BY BUKOLA IDOWU, Lagos
In line with global trends, the Monetary Policy Committee of the Central Bank of Nigeria (CBN) last week rose from its two day meeting raising benchmark interest rate by 150 basis points from 11.5 per cent to 13 per cent. This is the first time the members of the committee had agreed to raise rates, although some of them had at the meeting held in March had canvassed for a hike in rates.
For many investors and analysts, the rate hike was unexpected while some say the tilting towards a rate hike by some of the members including a deputy governor at the previous meeting was a telling sign that the CBN would give in and align with global trends.
At the end of the meeting last week Tuesday, six members voted to increase the Monetary Policy Rate (MPR) by 150bps, four voted for a 100bps hike, and one voted for a 50bps increase in the MPR. The Committee also voted to retain the Cash Reserve Requirement (CRR) at 27.5 per cent, liquidity ratio at 30 per cent and asymmetric corridor around the MPR at +100bps/-700bps.
According to the Central bank governor, Godwin Emefiele, the committee decided to hike interest rates after careful consideration of the need to strike a delicate balance between containing inflationary pressures whilst supporting economic recovery and mitigating capital flow reversals associated with global central banks’ normalisation of monetary policy.
With inflation rising to 16.82 in April, the committee had expressed concerns about the domestic inflationary pressures, which it attributed to rising food prices, high energy prices and a progressive hike in electricity tariffs. Similarly, the Committee noted that the increased food prices continue to reflect legacy structural constraints and security challenges in the food-producing regions.
While analysts at Cordros Research referred to the decision of the MPC as a shocking event, London based Senior Research Analyst at FXTM, Lukman Otunuga, said it was a ‘move that caught investors completely off guard.’
The decision to increase benchmark interest rate is however in line with the actions of central banks in Africa. At its policy meeting in May, the Bank of Ghana (BOG) voted to increase the Monetary Policy Rate (MPR) by 200bps to 19 per cent while the Monetary Policy Committee of the South African Reserve Bank (SARB) raised the repo rate by 50bps to 4.75 per cent. Likewise, the Central Bank of Egypt recently raised the deposit and lending rate by 200bps apiece to 11.25 and 10.25 per cents respectively.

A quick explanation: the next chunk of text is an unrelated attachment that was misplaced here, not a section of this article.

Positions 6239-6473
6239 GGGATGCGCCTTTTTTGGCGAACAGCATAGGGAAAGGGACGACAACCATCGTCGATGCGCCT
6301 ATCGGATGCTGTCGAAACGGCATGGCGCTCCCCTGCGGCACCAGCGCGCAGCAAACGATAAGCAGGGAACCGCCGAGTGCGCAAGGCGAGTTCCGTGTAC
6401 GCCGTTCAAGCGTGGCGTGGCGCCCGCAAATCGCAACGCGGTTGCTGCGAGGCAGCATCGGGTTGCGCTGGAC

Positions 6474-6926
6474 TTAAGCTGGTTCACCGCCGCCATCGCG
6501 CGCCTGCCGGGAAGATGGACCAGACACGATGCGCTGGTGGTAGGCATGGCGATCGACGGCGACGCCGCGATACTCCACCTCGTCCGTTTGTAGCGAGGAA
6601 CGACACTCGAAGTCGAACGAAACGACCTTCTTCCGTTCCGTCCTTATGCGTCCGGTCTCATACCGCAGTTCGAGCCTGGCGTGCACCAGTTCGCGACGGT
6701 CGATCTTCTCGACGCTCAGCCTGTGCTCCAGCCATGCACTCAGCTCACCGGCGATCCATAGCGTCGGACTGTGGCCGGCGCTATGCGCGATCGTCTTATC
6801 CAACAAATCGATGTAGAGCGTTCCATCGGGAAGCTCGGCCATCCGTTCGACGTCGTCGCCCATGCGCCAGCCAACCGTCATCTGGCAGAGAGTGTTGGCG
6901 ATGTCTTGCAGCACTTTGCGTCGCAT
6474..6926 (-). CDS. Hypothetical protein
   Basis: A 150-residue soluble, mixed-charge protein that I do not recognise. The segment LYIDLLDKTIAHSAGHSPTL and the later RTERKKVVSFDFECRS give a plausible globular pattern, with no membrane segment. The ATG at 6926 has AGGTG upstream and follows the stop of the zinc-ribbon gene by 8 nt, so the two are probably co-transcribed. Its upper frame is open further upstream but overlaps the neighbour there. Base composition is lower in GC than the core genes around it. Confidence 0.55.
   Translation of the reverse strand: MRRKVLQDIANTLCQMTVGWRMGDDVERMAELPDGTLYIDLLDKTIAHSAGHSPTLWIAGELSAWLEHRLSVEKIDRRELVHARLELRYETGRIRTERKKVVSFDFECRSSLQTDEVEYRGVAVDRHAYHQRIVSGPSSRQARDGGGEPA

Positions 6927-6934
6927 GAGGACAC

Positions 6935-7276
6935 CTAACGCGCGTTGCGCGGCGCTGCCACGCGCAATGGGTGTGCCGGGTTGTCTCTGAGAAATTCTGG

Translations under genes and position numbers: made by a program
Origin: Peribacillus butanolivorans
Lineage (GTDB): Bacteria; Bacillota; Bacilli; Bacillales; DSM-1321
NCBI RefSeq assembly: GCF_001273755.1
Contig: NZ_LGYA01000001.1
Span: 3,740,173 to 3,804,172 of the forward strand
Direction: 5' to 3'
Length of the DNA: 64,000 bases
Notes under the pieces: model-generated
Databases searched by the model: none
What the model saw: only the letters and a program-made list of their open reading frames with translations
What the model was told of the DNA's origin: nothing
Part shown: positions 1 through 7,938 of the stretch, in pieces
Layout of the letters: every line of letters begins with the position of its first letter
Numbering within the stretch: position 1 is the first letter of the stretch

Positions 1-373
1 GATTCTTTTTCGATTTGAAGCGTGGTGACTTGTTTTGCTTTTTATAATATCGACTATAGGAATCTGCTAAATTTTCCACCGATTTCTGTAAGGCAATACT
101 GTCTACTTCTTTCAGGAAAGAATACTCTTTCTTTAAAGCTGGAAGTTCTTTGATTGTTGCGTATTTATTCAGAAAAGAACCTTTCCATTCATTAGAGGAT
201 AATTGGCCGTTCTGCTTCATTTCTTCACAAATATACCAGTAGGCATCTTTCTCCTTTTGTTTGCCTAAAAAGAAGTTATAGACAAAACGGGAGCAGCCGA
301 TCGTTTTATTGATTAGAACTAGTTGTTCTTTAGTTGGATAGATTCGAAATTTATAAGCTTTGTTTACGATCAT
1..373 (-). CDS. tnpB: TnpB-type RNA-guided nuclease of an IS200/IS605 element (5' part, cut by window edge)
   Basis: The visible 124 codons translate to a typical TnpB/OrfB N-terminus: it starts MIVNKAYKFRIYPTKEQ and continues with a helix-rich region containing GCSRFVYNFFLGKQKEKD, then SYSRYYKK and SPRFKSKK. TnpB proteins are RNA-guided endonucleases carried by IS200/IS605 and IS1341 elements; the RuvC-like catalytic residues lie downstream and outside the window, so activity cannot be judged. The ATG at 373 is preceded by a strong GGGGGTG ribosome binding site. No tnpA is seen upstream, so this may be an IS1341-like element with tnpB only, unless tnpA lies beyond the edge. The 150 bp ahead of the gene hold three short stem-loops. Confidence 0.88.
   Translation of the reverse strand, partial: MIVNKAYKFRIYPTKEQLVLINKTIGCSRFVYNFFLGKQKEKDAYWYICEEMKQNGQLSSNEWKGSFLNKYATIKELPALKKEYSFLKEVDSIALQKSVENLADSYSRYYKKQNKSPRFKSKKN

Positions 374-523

At the global scene, the US Federal Reserve has raised the federal funds rate by a cumulative of 75bps, just as the Bank of England increased interest rates for the fourth consecutive time by 0.25 per cent to 1.0 per cent. This is to stem the inflation that has besieged countries across the world following the recovery form Covid-19 and the ongoing Russian war.
Having joined the global trend, the question however is; will the rate hike by the CBN be enough to stem the rising inflation in the country? According to senior research analyst at FXTM, Lukman Otunuga, on paper, a rate hike could limit inflation risks at a time when external and domestic factors are threatening Nigeria’s economy.
He, however, noted that, ongoing geopolitical risks, extreme weather, and supply-chain disruptions could feed the inflation monster, while pre-election spending ahead of the general elections is likely to exacerbate the negative situation.
Also, the founder and chief executive of Centre for the Promotion of Private Enterprise (CPPE), Dr Muda Yusuf, noted that, as the Nigerian economy is not credit driven, “the transmission effects of monetary policy on the economy is therefore very weak. In the Nigerian context, price levels are not interest sensitive. Supply side issues are much more profound drivers of inflation.”
He noted that inflation in the country is being driven by liquidity challenges in the forex market affecting access to manufacturing and other inputs, as well as supply chain disruptions resulting initially from the pandemic, and now deepened by the Russian – Ukraine conflict.
Asides these, he said, security concerns which is disrupting agricultural output, structural constraints affecting productivity in the agricultural value chain and manufacturing as well as high transportation costs affecting distribution costs across the country reflects in prices.
Yusuf further stressed that, the financing of the country’s deficit, high transactions costs at the nations ports, high import duty on intermediate goods and raw materials and aggressive revenue drive by government agencies are all taking a toll on cost of production
To him, curbing inflation requires the government addressing the security concerns causing disruption to agricultural activities as well as reforming the foreign exchange market to stabilize the exchange rate, reduce volatility and stimulate forex inflows.
Asides these, he called for the reduction in fiscal deficit monetization to minimize incidence of high-powered money in the economy, whilst fixing the structural problems to boost productivity and competitiveness of domestic firms.
Yusuf also stressed the need to address the challenge of high transportation and logistics cost, whilst ensure the restoration of normalcy and good order at the nations ports to reduce transaction costs. He also said there is need to reduce import duty on intermediate products and raw materials for industries to reduce production costs, especially in the light of the sharp depreciation in the exchange rate.